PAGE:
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Old 04-16-2012, 03:59 AM   #1
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Default High Coolant Temp, Normal?

My 1990 Miata is showing very high coolant temperatures of 230* F+ up to 260* F while driving through stop and go traffic. This is displayed through an aftermarket water temperature gauge that is tapped into the thermostat housing with the thermoswitch (upper radiator hose). The fans strangely do not come on. I bought a new water thermoswitch from Autozone but that also failed to turn the fans on when the coolant temperature reading from the aftermarket was 207* F. The fans are confirmed to be working yet through the TFA-GND test. The temperature gauge in the dash sits between 11:30-11:45. Is this normal? Could the gauge be faulty? Thanks in advance.
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Old 04-16-2012, 09:50 AM   #2
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Your fan relay is not functioning correctly. Either the relay is bad, or the terminals are corroded.

I don't know where the coolant fan relay is on the 1.6s. Do a search.

The driver's side fan is the "coolant fan", it will come on when your thermoswitch says your engine is hot.

The passenger's side fan is the "a/c condensor fan" it will come on when your A/C is on.

With the A/C off, in slow/stopped traffic, you should start to be cautious if your water temps go above 215. If your water temps are rising above 230 in the same situation, you need to be worried. If your water temps are showing above 250 at any time, panic should be setting in - as in "I need to either turn the car off right now, or else find a way to drive continuously at a speed of at least 30mph until my ---- cools down".

Alternatives to shutting the car down are:

1. best alternative - turn the heater on. You want it blowing as hot as possible, as fast as possible - so full hot, and full fan speed - might wanna open your windows, drop the top, and point the vents away from you.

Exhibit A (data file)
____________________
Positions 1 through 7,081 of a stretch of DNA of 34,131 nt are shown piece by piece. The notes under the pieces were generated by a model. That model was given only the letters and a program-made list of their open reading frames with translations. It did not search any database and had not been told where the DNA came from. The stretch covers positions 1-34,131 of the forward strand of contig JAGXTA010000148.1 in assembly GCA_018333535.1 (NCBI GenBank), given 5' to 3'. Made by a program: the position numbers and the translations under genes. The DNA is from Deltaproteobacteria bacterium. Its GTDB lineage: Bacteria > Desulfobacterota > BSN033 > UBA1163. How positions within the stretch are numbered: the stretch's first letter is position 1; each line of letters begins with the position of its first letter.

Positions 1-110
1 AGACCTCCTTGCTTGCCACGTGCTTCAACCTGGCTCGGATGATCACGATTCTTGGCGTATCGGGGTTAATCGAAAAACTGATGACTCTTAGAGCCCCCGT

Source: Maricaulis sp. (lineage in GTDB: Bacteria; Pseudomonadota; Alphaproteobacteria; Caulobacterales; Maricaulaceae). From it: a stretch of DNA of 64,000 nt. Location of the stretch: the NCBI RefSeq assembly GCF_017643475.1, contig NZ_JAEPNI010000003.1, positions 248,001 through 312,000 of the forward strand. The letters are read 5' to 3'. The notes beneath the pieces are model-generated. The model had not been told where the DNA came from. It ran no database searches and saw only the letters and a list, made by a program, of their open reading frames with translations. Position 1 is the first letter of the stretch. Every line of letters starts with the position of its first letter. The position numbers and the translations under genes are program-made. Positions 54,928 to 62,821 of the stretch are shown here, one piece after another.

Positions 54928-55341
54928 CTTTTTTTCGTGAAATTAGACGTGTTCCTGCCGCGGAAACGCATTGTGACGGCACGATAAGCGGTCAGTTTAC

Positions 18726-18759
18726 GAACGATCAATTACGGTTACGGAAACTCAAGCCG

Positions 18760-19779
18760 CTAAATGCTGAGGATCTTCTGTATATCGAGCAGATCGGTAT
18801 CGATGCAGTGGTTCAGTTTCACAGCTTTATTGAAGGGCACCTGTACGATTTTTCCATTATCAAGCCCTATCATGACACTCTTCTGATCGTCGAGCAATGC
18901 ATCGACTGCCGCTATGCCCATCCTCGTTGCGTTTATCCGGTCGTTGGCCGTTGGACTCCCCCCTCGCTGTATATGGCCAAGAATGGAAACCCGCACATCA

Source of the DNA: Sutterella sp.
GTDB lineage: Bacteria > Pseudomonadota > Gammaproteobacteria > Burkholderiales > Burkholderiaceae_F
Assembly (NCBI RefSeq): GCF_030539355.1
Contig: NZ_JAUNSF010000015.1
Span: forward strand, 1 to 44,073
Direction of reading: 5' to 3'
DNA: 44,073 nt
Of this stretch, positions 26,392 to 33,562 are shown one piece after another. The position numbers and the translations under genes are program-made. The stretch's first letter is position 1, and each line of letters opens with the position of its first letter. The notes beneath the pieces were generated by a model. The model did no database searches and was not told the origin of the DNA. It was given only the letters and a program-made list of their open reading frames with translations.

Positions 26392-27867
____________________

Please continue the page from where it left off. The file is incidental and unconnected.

2. plausible alternative - if you've seen mythbusters, then you know "plausible" means that it could theoretically work, but I can't prove that it ever has. Turn the A/C on!! This is a plausible solution because the A/C powers the second fan on the radiator, and so turning the A/C on is going to begin to move air through the radiator. It's also possible that this may not work, because turning the A/C on is going to create an additional heat source in front of the radiator, that fan is going to have to overcome the heat in both the condensor and the radiator - no way is it going to bring it down to normal operating temps, but it could bring it down from "panic" to "worried". You'll want to make sure that the A/C fan works before trying this though - if the A/C fan doesn't work, you're just going to make things worse. Also, if you decide to shut the car down because of heat, turn the key back to the "on" position, and turn the A/C "on". If the car's off, it won't be pumping the heat into the front of the radiator, but the A/C fan might come on and draw a ton of heat out of the water that's sitting in the radiator. Give it about a minute and start the car back up - your temps will still show high initially, but as that cooler water starts circulating through your engine, you'll notice a pretty nice drop in temps over about a 20-30 second time frame.

Last edited by fooger03; 04-16-2012 at 10:15 AM.
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Old 04-16-2012, 03:18 PM   #3
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Sounds like your sensor is on the way out. Mine did that for a while before I replaced it. It would have weird temp swings of almost 30* depending on if I was using my heater or not. Put a new one in and all was well.
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Old 04-16-2012, 05:42 PM   #4
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Your fans are switched by the thermoswitch in the thermostat housing. The fan not coming on means that it is satisfied with the temperature. You've also renewed that thermoswitch.

Your coolant gauge is powered by a thermister on the water outlet on the back of the head. 11:30 to 11:45 position indicates good temperature.

So, you have three independent temperature sensors that seem to agree and point to everything being normal. And, you have an aftermarket sensor that you've jury rigged into your thermostat housing that is scaring you to death.

First thing I would do is verify that aftermarket sensor. A pot of boiling water should do the trick.
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